Young adults and their parents alike often look into apprenticeships throughout the year, but the end of summer is one of the biggest times for apprenticeship providers, as employers and students alike prepare to invest in their futures.
With the exam season over and apprenticeships an ideal next step for many young people who want to learn and earn at the same time, there are unfortunately some myths and falsehoods spread about the apprenticeship system.
Given that there are so many people who could benefit from an apprenticeship scheme, it is important to provide the facts behind the misconceptions.
Apprenticeships Can Provide Full Qualifications
There is a persistent and truly frustrating belief that apprenticeships do not provide a full qualification as compared to a university, but that is fundamentally not the case.
Besides the fact that Higher Apprenticeships exist that provide degree-level qualifications, apprenticeships are an alternative pathway into employment, built around the rapid development of skills and an extensive career progression roadmap.
At least 20 per cent of an apprentice’s week is spent in class and the end goal of this is a qualification that is recognised throughout the country alongside valuable relevant work experience.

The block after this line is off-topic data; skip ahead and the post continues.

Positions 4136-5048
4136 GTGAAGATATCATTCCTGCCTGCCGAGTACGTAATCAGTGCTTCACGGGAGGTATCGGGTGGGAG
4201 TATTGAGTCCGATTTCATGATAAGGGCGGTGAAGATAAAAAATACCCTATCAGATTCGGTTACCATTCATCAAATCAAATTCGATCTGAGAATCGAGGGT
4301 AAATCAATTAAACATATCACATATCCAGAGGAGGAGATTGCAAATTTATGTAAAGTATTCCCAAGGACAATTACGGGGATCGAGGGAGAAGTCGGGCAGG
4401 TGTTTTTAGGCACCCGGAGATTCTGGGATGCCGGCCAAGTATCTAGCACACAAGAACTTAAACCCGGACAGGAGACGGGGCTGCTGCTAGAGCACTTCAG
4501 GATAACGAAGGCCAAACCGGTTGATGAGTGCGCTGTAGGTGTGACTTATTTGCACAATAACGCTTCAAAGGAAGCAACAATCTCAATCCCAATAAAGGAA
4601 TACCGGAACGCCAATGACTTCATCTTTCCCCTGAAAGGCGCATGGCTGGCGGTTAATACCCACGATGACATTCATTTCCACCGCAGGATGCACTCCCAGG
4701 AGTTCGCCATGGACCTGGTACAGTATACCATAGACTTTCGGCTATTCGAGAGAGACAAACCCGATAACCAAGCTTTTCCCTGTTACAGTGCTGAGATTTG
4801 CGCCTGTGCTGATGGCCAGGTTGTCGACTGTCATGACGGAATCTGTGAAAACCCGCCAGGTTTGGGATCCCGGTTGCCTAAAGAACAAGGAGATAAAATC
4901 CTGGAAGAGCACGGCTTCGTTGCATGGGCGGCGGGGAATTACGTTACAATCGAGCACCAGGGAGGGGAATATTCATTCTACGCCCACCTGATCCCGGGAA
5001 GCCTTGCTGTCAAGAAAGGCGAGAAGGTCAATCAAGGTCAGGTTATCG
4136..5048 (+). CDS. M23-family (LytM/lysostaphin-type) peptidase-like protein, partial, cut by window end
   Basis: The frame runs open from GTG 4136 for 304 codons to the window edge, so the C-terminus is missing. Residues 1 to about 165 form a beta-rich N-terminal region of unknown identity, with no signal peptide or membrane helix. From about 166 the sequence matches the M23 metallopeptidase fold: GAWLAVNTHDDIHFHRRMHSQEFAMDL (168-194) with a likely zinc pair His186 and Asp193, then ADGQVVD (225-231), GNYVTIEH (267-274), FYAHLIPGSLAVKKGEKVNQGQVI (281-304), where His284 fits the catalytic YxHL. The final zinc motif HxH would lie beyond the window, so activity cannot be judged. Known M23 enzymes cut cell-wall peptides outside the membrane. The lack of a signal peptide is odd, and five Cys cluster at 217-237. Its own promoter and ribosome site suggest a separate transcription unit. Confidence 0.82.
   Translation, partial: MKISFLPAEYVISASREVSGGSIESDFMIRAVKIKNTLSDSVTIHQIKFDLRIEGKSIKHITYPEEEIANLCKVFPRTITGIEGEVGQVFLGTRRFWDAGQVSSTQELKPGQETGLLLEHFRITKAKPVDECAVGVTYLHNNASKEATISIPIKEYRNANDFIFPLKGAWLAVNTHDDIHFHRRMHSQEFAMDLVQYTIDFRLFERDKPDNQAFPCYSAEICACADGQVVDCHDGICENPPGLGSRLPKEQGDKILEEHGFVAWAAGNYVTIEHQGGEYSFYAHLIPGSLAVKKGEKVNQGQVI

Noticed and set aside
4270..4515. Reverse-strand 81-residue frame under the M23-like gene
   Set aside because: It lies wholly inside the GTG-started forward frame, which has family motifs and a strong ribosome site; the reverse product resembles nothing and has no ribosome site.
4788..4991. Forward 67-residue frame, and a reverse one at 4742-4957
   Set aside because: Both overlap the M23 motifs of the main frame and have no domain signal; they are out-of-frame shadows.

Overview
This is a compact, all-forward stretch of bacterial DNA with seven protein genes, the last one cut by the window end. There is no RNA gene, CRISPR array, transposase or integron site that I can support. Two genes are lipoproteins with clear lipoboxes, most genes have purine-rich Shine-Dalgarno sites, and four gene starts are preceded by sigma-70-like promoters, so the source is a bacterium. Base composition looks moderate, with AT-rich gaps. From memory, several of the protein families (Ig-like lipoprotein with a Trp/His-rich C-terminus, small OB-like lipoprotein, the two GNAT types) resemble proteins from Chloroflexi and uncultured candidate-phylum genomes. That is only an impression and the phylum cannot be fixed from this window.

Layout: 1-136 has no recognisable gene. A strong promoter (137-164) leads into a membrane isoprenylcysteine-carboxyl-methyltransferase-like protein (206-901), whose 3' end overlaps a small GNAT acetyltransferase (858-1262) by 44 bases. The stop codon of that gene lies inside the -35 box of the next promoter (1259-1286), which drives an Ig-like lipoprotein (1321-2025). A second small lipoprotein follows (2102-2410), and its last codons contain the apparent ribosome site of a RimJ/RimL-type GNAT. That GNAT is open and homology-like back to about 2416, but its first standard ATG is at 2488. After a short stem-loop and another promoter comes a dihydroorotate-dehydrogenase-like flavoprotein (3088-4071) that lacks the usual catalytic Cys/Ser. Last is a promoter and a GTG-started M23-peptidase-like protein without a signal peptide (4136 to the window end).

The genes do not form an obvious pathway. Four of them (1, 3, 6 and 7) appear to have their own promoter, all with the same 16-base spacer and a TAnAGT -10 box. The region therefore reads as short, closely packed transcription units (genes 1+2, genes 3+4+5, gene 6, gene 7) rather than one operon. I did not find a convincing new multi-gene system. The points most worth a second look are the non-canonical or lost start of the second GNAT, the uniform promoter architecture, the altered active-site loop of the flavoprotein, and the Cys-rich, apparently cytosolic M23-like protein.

Apprenticeships Are Gateways To Careers
Some people believe that apprenticeships are a middle ground between education and work that does not lead to a full-time job, but the majority of apprentices not only stay in the field they received their qualification in but often remain with the same employer.
An apprenticeship is an investment into the future, and given that apprentices who stick with their qualification remain with an employer for at least a year, they build up skills and confidence which enables them to continue in that career path and get promoted further.
Apprenticeships Can Be Started At Any Age
You need to be at least 16 to do an apprenticeship, but despite claims to the contrary, there is no upper limit on apprenticeships. As they are often a very effective way to reskill whilst making money, many people in their twenties take on apprenticeship roles to help themselves advance.